Over at a table in SOU's anthropology lab, college senior Heather Holgate of Bly, majoring in anthropology with an emphasis on archaeology, was sorting through square nails and other pieces of metal she helped unearth in Jacksonville.

"I love the fact that this used to belong to someone, that this was part of their home," she said. "It is so much fun to go in, to find these pieces and help paint a picture of what life was like back then.

"As as kid, I loved playing in the dirt," she added. "So archaeology really appeals to me. And Chelsea is super enthusiastic. When she finds something, she yells and hollers. It gets you really excited about finding stuff as well."

The last person to have touched many of the items was likely a member of the Britt family, she noted.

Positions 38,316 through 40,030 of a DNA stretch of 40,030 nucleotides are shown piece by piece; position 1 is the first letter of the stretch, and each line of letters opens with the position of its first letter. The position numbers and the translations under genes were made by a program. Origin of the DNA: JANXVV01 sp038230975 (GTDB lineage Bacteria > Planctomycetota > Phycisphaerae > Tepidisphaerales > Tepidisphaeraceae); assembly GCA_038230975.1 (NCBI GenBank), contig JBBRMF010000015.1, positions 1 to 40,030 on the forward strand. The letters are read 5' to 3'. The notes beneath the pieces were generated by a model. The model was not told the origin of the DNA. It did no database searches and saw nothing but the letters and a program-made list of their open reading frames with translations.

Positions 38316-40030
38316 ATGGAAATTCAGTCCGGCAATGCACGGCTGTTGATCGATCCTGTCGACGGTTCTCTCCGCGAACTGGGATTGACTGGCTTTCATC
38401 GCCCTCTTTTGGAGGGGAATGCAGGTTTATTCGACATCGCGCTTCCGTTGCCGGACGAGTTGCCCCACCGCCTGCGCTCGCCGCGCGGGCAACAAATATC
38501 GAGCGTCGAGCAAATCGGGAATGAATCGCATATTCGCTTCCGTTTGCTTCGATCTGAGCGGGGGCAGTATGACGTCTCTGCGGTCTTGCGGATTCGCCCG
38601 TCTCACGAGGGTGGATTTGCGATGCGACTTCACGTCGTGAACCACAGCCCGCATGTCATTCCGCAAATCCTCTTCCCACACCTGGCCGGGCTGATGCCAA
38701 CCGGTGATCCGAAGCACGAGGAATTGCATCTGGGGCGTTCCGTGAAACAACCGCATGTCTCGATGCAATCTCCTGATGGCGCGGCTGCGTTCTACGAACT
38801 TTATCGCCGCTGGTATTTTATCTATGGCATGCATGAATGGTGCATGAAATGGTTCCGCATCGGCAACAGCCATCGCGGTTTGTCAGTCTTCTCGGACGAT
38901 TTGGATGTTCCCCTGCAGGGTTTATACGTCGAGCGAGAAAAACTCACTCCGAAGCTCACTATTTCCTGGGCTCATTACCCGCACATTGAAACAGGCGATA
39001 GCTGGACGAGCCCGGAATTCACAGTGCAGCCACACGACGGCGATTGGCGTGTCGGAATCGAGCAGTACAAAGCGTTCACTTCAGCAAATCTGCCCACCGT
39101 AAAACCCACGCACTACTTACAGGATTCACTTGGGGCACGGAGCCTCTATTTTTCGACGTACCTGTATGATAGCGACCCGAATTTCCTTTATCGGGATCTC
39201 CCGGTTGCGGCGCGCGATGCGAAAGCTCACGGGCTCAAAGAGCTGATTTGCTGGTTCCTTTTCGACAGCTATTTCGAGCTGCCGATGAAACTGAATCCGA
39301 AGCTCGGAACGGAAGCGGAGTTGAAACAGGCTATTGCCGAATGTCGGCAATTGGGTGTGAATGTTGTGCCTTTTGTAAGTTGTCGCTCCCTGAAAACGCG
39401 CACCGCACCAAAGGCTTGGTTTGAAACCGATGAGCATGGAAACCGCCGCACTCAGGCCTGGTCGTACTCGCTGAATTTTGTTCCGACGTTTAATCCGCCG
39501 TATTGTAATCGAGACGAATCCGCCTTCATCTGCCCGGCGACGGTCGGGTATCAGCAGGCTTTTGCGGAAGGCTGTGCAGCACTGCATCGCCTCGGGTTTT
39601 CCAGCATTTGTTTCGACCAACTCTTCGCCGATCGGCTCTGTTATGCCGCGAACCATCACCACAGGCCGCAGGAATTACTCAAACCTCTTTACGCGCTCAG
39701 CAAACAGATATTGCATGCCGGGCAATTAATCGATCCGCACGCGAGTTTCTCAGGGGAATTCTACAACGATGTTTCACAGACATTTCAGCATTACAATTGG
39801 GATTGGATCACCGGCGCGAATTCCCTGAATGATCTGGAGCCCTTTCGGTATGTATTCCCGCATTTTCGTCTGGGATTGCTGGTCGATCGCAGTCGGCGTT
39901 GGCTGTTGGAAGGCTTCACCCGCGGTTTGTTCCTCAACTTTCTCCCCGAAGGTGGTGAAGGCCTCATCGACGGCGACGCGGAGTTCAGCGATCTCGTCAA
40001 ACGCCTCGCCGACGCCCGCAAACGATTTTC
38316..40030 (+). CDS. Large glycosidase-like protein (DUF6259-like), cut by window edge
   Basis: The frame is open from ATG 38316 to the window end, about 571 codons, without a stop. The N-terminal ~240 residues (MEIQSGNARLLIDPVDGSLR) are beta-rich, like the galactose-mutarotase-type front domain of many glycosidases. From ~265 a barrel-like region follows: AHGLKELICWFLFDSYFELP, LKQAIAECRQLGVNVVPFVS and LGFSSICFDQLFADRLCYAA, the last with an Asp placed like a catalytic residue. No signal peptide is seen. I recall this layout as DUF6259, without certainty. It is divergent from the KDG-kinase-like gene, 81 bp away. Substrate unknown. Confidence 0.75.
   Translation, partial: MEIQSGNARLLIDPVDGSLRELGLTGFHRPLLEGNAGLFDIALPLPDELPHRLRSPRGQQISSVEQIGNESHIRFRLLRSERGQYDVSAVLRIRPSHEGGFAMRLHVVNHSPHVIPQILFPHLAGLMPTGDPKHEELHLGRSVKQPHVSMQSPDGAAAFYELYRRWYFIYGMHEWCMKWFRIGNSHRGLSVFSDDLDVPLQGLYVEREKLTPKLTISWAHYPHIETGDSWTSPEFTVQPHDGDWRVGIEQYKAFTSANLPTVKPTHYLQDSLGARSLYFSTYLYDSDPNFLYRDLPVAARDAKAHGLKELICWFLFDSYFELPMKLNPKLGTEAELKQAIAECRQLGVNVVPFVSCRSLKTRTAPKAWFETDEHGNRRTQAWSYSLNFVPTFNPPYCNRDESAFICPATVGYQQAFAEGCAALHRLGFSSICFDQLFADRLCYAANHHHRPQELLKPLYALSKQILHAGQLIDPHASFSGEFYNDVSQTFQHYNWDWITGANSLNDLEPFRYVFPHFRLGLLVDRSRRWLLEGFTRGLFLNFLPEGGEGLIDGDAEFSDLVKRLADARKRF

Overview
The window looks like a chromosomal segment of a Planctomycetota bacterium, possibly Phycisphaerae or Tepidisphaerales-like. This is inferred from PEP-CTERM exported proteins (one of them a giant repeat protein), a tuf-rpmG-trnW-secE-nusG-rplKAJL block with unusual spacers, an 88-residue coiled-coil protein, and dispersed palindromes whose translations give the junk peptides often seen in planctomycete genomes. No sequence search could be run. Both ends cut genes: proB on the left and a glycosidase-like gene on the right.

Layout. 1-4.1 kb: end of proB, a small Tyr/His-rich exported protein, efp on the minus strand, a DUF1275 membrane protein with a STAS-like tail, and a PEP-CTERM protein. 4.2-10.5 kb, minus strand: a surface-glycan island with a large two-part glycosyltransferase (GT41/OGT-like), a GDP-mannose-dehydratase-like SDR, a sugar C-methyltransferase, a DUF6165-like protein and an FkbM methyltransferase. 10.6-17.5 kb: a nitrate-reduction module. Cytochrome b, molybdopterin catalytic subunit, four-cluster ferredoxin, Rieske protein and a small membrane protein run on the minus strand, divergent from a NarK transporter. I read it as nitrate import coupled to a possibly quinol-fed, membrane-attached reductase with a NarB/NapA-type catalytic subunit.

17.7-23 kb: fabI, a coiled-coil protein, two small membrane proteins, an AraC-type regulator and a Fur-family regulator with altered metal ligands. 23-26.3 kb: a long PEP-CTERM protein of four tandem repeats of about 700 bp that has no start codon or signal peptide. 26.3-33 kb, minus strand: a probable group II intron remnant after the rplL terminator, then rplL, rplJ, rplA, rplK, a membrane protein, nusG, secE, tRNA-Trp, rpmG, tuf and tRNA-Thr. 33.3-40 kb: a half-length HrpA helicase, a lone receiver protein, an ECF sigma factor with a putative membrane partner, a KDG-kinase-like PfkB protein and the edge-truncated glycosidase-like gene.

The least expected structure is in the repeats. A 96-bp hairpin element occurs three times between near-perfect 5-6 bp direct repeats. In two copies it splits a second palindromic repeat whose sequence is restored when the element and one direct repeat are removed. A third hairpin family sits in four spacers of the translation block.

"It's fantastic to think about that," she said.

At her desk, Katie Johnson, a zoo archaeologist on the staff, was studying animal bones unearthed at the site to help the researchers determine the Britt family diet.

They found many bones from butchered wild game in the midden, indicating that Peter and Amalia and their two children often dined on deer or elk, Rose said.

The bottom line, she said, is that the artifacts from the excavations help paint a fuller picture of the Britt family.

"We have toothbrushes, combs, eyeglasses, plates, cups, silverware, food remains," she said. "All of these little items help us understand their daily lives."

Paul Fattig is a reporter at the Mail Tribune. Reach him at 541-776-4496 or email pfattig@mailtribune.com.